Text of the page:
- We are again greeted with the 5 columns of bullet points. We want to select "Advanced Permissions" which is under the first column of "Users and Permissions".
- Your then shown a table of all users, take a time to read this it should make sense in a round about way, ("NT AUTHORITY\authenticated users" is a group for anyone who has a UOP login). We want to add a new contributor, so select "NEW" from the top left of the table area.
- You should then be greeted with a similar screen to as shown below, please do as instructed in the image (click the image for it to expand).
- Once this is done you will be brought back to the original list of permissions and your newly added users should be listed.
As mentioned SharePoint/Tulip sites have their own RSS feeds I say feeds as infact every part of a tulip site which can be updated has its own feed so you can really knuckle down to the exact news you want to know (thanks Nick), usually your browser will alert you if the site you are on has any linked feeds. Two examples are shown below:
You will notice the RSS feed logo whenever you see this there is usually a RSS feed linked. Once you've clicked this link the address in the top bar is the RSS feed URL, you will need to copy this to give it to any RSS readers.
How do you get these Feeds into your Tulip page?
To embed a RSS feed into your Tulip page you have to add the RSS viewer web part. So go to a Tulip/SharePoint site which you have ownership permission on and would like to embed some RSS into.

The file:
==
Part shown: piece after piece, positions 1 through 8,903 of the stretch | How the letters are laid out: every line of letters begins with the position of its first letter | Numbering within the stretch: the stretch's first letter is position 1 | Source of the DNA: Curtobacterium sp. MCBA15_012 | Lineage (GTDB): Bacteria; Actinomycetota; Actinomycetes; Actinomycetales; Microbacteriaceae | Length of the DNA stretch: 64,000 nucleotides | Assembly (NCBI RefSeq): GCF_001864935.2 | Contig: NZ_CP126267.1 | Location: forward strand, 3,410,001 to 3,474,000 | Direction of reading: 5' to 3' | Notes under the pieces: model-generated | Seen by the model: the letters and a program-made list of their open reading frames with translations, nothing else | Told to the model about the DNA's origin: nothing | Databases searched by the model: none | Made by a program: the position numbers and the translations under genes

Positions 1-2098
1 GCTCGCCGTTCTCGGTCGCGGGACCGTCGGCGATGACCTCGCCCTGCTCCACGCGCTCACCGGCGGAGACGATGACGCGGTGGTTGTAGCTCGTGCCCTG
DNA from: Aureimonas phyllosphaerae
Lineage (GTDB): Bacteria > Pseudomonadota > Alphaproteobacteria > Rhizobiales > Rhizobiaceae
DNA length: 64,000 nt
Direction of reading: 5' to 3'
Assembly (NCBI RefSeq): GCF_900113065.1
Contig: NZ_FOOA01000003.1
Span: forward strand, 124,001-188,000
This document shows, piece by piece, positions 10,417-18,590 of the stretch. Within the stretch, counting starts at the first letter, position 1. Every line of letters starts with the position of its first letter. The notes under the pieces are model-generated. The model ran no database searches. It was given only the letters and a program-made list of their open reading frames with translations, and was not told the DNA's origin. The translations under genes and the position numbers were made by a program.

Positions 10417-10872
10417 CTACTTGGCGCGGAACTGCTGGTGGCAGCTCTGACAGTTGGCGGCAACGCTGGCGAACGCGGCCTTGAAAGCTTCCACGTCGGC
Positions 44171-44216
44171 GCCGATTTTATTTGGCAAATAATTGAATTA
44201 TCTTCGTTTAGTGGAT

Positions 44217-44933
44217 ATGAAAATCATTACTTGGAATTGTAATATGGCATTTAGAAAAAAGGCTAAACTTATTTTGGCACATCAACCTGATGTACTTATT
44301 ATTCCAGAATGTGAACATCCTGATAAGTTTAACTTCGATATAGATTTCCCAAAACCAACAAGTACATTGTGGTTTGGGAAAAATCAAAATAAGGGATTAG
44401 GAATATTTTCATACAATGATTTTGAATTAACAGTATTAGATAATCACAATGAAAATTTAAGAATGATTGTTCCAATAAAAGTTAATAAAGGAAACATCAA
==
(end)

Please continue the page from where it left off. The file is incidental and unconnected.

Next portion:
For this Example I'm using OCT518 (Anne Roberts module page) you then need to follow the next couple of steps:
- Top Right hand corner of the page select "Site Actions" and from the sub menu select "Edit Page".
- This will highlight all the different web parts on the page:
- Select "Add a Web Part" from whichever section you want to add your RSS feed to...
- You will then be greated with a rather nasty looking list of different web parts you can add... scroll down the list and under "All Web Parts" and "Default" you should see "RSS Viewer", select the tick box next to this and then choose add from the bottom.
- You will then be back to your original page showing you all the different web parts, hopefully you will have your newly added "RSS Viewer" web part. On it will say "Web part is not bound to a feed. Open the tool pane to set the feed Url." click on this link.
- This will bring up the RSS viewer's menu: From this past in your RSS feed (how to find you RSS feed was shown above) and click ok.
- Welldone! You've added an RSS feed to your home page, and in doing so have also customised your SharePoint site! Highfives all round!